COPE parks board candidate Imtiaz Popat says Vancouver should be using Toronto’s 519 Church Street Community Centre as a model for offering services and programming to the queer community.
Popat says the community centre in the heart of Toronto’s gay village promotes diversity, offers services to a multitude of communities and is funded by taxpayers. He questions why Vancouver does not have a similarly funded destination for its LGBT population. “We’re taxpayers,” he tells Xtra. “Why don’t community centres have city services for us?”
While Vancouver City Council last year approved $7 million in community amenity contributions to fund the development of a new queer community centre, BC’s queer resource centre Qmunity will still be responsible for the centre’s ongoing operating costs once it’s built.
According to The 519’s website, the “City of Toronto owns the building and provides core funding for maintenance, management and administration.” The city also partially funds some of the centre’s programs, along with contributions from several other organizations, foundations and private donors.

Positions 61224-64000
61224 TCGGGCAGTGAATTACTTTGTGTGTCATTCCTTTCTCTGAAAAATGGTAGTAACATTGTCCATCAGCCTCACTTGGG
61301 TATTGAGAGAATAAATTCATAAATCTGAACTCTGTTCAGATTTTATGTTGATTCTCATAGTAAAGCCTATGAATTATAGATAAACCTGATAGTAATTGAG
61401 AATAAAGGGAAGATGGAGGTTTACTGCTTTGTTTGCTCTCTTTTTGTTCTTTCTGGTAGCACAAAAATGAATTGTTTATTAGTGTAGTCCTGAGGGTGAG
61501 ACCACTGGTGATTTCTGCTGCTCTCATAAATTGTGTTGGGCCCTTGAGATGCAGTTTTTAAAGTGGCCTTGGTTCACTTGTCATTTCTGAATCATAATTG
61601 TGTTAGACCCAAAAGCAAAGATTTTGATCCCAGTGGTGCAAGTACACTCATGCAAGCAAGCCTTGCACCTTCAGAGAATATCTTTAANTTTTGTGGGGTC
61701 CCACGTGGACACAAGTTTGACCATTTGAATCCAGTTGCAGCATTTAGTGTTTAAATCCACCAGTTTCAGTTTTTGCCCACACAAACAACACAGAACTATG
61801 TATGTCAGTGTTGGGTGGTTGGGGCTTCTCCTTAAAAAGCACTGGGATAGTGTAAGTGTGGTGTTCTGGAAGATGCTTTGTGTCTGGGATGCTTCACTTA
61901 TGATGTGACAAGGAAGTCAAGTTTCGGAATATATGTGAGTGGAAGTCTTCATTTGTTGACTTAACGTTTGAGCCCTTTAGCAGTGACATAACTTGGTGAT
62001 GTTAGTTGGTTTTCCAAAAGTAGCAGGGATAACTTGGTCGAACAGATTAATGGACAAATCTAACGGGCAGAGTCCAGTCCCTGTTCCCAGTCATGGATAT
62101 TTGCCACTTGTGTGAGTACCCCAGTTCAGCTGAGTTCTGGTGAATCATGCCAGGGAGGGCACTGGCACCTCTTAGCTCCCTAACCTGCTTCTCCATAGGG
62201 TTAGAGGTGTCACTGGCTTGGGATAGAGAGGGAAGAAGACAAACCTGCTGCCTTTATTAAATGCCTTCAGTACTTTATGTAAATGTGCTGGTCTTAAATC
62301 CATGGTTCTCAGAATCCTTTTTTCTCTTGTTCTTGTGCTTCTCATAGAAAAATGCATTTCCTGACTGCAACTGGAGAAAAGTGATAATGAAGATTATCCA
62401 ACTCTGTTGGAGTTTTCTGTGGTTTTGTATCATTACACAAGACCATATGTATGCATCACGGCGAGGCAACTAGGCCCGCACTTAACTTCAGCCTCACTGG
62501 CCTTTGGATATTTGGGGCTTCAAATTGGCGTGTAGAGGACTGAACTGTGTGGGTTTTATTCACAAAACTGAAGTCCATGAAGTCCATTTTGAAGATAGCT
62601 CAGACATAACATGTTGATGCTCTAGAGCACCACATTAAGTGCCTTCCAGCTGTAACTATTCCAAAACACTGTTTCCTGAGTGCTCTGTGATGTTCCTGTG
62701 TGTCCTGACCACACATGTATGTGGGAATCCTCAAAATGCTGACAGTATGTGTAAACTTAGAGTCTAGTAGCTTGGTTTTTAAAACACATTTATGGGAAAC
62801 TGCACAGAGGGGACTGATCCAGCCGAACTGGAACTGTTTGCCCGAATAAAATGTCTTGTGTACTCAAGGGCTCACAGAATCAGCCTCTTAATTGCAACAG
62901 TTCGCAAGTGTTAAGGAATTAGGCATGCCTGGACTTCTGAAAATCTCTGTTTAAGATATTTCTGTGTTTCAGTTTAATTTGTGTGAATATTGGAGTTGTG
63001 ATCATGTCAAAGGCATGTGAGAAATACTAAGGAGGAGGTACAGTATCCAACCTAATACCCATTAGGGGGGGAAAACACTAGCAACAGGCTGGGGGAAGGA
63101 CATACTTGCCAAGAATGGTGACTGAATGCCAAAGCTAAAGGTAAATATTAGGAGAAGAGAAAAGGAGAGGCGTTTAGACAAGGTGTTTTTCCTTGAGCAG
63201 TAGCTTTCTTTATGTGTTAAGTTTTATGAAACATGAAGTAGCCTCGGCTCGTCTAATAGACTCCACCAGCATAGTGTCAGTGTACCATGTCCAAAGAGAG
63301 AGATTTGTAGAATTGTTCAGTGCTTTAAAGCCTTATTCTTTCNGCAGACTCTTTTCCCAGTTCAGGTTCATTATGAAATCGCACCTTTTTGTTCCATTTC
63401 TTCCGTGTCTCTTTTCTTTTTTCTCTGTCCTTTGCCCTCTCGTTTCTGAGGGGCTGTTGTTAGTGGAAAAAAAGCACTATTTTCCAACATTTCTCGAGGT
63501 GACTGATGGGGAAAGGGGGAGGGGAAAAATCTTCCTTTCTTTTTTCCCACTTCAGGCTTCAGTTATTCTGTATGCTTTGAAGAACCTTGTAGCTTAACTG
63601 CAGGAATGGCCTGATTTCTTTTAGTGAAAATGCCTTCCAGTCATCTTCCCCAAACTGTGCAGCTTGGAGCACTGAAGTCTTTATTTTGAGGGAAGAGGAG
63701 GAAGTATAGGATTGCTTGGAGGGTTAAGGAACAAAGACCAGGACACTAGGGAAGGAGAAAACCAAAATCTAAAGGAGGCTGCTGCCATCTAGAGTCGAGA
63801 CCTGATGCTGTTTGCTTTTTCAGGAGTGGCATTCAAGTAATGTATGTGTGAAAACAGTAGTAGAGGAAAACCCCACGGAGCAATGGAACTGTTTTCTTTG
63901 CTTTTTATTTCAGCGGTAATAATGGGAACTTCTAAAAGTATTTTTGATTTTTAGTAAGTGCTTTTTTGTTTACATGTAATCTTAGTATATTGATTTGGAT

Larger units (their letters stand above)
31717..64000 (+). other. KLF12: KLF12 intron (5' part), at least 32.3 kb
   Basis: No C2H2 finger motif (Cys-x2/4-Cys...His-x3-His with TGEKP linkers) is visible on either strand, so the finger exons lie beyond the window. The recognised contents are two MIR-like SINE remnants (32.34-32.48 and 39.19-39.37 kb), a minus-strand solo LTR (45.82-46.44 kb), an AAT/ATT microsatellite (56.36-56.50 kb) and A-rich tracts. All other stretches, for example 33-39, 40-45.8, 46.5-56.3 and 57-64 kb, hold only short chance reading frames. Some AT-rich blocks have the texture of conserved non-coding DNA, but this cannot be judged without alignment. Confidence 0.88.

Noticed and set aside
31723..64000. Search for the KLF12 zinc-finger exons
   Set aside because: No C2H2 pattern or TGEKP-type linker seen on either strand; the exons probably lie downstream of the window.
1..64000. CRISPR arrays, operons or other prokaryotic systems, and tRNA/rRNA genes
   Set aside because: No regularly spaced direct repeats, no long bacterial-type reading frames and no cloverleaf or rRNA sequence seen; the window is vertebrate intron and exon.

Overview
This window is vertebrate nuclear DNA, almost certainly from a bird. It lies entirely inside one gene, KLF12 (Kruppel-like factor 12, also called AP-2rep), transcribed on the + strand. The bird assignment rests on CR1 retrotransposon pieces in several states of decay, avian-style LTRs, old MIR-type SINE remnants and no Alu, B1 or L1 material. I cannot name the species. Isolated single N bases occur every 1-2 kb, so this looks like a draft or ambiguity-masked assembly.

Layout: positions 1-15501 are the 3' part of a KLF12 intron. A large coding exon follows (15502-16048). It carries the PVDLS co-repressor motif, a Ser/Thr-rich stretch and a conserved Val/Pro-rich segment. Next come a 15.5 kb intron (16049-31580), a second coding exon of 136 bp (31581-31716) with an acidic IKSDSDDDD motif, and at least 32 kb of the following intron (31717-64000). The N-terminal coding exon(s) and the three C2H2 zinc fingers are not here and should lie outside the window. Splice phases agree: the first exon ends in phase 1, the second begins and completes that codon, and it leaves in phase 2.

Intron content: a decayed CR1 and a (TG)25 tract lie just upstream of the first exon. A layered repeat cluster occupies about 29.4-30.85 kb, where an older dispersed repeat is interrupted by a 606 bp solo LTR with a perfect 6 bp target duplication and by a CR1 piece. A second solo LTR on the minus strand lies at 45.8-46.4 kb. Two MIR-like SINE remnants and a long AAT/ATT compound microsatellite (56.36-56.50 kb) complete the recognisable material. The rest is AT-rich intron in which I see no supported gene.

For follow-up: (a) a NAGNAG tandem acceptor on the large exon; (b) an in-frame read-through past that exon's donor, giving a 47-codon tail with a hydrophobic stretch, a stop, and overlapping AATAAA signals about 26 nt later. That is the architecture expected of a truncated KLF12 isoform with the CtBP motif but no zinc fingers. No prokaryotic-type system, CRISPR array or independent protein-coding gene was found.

If elected, Popat wants to make the city’s parks safer for everyone. He decries the use of city staff to evict people from Oppenheimer Park last month, calling the action punitive. “We need to deal with housing, not people camping in parks,” he says.
He also expresses concern for the safety of queer people cruising in parks. “We’re targets,” he says, noting that cruising in parks can be risky but that the trails should still be protected by city staff who work to keep others safe in parks.
A former Green Party parks board candidate, Popat says COPE is a natural fit for him because of its commitment to diversity and inclusion. He highlights the fact that COPE has caucuses for dialogue on queer and trans issues.
A longtime media producer in the Lower Mainland, Popat has hosted The Rational on Vancouver Co-op Radio and Access TV on Shaw Cable 4 and produced films, including the documentary Stolen Memories, about the internment of Japanese-Canadians in BC during the Second World War.
He has also worked at Gallery Gachet and has advocated for new LGBT Canadians through his work with the Rainbow Refugee Committee and the Immigrant Services Society of BC. He supports the idea of Vancouver being part of the sanctuary city movement, in which cities designate themselves as sanctuaries for undocumented migrants.